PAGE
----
This award supports a two-day conference to focus national attention on current issues in graduate education in physics. The conference is organized jointly by the American Physical Society and the American Association of Physics Teachers. The conference will take place at the American Center for Physics in College Park, MD in January 2013, and will bring together about 100 participants including those in a position to implement changes and those in a position to provide informed recommendations for change. The conference is motivated partly by the success of the first conference on graduate education in physics in January 2008. The topics to be discussed at the conference include curriculum; exam/exam structure; climate and diversity; admissions; advising and mentoring; non-academic careers; developing "soft" skills including oral and written communication; team building and leadership; multi-disciplinary coursework and degrees; outcome assessment of graduate programs; and shaping a holistic and effective graduate education experience. The conference will continue the conversation started four years ago and give the physics community an opportunity to brainstorm ideas about graduate education so that graduate programs in physics can continuously improve to maintain their world class excellence. In addition, the conference will provide a forum to learn about the progress made in various graduate programs since the first conference and find ways to identify, adapt, and implement best practices within local constraints.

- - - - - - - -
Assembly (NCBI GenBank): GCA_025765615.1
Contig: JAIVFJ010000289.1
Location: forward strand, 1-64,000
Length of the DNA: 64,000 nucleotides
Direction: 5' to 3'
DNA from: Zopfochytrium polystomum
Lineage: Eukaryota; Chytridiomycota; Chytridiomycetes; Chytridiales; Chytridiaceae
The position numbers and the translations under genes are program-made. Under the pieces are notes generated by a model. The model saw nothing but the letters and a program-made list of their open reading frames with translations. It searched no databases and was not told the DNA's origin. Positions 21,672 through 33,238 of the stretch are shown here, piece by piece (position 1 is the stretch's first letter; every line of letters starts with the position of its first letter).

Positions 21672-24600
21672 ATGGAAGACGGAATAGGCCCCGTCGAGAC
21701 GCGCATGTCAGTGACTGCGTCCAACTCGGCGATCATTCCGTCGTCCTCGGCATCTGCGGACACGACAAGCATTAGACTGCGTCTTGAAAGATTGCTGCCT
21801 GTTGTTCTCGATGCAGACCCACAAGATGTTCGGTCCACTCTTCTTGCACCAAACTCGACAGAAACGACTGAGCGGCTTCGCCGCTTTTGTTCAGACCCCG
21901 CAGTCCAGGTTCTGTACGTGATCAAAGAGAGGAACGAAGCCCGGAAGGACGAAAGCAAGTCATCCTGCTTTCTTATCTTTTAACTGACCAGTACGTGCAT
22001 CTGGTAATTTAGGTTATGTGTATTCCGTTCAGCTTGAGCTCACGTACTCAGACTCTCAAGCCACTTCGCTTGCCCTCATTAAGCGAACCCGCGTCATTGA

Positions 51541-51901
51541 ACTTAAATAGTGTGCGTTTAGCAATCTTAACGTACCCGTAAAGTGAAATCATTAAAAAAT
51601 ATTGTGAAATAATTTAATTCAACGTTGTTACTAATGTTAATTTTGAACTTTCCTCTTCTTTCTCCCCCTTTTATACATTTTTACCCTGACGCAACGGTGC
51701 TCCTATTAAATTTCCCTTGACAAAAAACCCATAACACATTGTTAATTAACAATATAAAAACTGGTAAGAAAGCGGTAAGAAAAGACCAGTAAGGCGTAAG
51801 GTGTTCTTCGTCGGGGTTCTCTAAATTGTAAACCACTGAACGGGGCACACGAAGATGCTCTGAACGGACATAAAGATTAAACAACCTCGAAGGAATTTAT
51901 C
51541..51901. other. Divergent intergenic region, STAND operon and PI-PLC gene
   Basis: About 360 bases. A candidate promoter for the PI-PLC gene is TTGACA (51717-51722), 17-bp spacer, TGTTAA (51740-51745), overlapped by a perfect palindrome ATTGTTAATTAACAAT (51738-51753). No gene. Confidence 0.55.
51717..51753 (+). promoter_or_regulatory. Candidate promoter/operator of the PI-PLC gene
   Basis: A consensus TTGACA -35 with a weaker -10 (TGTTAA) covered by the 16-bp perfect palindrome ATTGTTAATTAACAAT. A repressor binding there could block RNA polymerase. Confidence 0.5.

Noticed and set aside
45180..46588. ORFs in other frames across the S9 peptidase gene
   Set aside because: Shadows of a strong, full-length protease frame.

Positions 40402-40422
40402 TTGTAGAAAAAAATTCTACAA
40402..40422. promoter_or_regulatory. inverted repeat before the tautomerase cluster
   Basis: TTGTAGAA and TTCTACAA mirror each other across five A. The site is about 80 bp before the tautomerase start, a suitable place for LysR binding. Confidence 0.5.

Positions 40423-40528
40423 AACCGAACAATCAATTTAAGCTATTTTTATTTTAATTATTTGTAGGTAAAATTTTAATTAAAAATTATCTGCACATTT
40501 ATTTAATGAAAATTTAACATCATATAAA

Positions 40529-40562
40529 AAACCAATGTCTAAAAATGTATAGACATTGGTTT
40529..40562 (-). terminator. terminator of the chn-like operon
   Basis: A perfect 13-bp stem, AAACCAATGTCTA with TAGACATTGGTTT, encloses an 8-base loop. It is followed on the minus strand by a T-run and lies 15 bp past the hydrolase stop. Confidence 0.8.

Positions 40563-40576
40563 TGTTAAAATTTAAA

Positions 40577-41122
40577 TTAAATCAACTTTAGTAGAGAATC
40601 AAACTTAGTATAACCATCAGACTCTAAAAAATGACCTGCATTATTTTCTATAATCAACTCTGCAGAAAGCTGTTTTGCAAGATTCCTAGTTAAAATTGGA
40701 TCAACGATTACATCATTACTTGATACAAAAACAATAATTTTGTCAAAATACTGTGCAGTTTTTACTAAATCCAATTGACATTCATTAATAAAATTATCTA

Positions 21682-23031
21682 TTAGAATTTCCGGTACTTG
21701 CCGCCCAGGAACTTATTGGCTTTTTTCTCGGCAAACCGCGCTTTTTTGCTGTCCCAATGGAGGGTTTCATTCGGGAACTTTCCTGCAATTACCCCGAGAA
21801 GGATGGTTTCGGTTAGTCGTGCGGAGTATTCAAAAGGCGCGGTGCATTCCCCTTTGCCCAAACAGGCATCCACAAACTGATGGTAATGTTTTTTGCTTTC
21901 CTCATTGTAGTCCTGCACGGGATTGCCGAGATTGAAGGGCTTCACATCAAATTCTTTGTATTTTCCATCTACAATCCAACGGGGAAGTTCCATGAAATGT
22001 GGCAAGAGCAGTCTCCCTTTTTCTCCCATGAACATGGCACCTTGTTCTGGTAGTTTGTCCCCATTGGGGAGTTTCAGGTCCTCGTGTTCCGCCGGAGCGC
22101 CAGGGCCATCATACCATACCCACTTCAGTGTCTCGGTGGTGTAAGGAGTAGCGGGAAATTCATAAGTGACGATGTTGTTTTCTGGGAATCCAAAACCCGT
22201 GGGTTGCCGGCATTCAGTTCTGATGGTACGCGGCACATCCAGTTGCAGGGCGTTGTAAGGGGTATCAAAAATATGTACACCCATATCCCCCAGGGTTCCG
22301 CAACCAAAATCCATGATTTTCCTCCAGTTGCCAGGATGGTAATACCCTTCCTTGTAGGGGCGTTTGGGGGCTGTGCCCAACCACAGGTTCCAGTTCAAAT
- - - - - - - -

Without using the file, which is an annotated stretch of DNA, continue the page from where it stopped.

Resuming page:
Five years after the first conference on graduate education in physics, the second conference on graduate education in physics was organized by the American Physical Society (APS) and the American Association of Physics Teachers (AAPT). The conference was a forum for presentations, panel discussions, and breakout sessions on how physics graduate education can respond to the challenges and opportunities of the 21st century. 107 participants including department chairs and/or directors of graduate studies, representatives from industry, national laboratories, and professional societies, and graduate student leaders shared best practices and discussed how to spur innovation and creativity to improve graduate education in physics. A major focus of the conference concerned maintaining excellence in graduate education in physics, given the changing demographics of the country. Bridge programs (or components of these programs) of the type that APS is developing (www.apsbridgeprogram.org) could be pursued by physics departments to increase the participation of underrepresented students in PhD programs. Other strategies discussed include the concept of cohorts to establish a critical mass of underrepresented students, the employment of Physics Education Research-based curricula and pedagogies in core graduate courses, providing more effective mentoring, and improving the climate for all. A second major focus was on preparing students for diverse careers. Physics graduate education should provide adequate training for non-academic careers since a majority of physics graduate students will end up with employment outside academia. Professional skills, including oral and written communication skills, networking skills, program management and leadership skills, as well as the ability to work in and lead teams were emphasized as critical to success in all careers. The participants at the conference were in broad agreement that these skills should be included in doctoral training. Invited and contributed presentations and summaries of panel and breakout sessions were published on the APS website. A "Best Practices/Conference Report" manual that detailed successful aspects of graduate programs and provided other outcomes of the conference was produced in hard copy and also made available online at no charge. The conference outcomes were featured at invited and contributed sessions at APS and AAPT conferences, colloquia, and seminars. Photos available at: www.aps.org/programs/education/graduate/conf2013/photos.cfm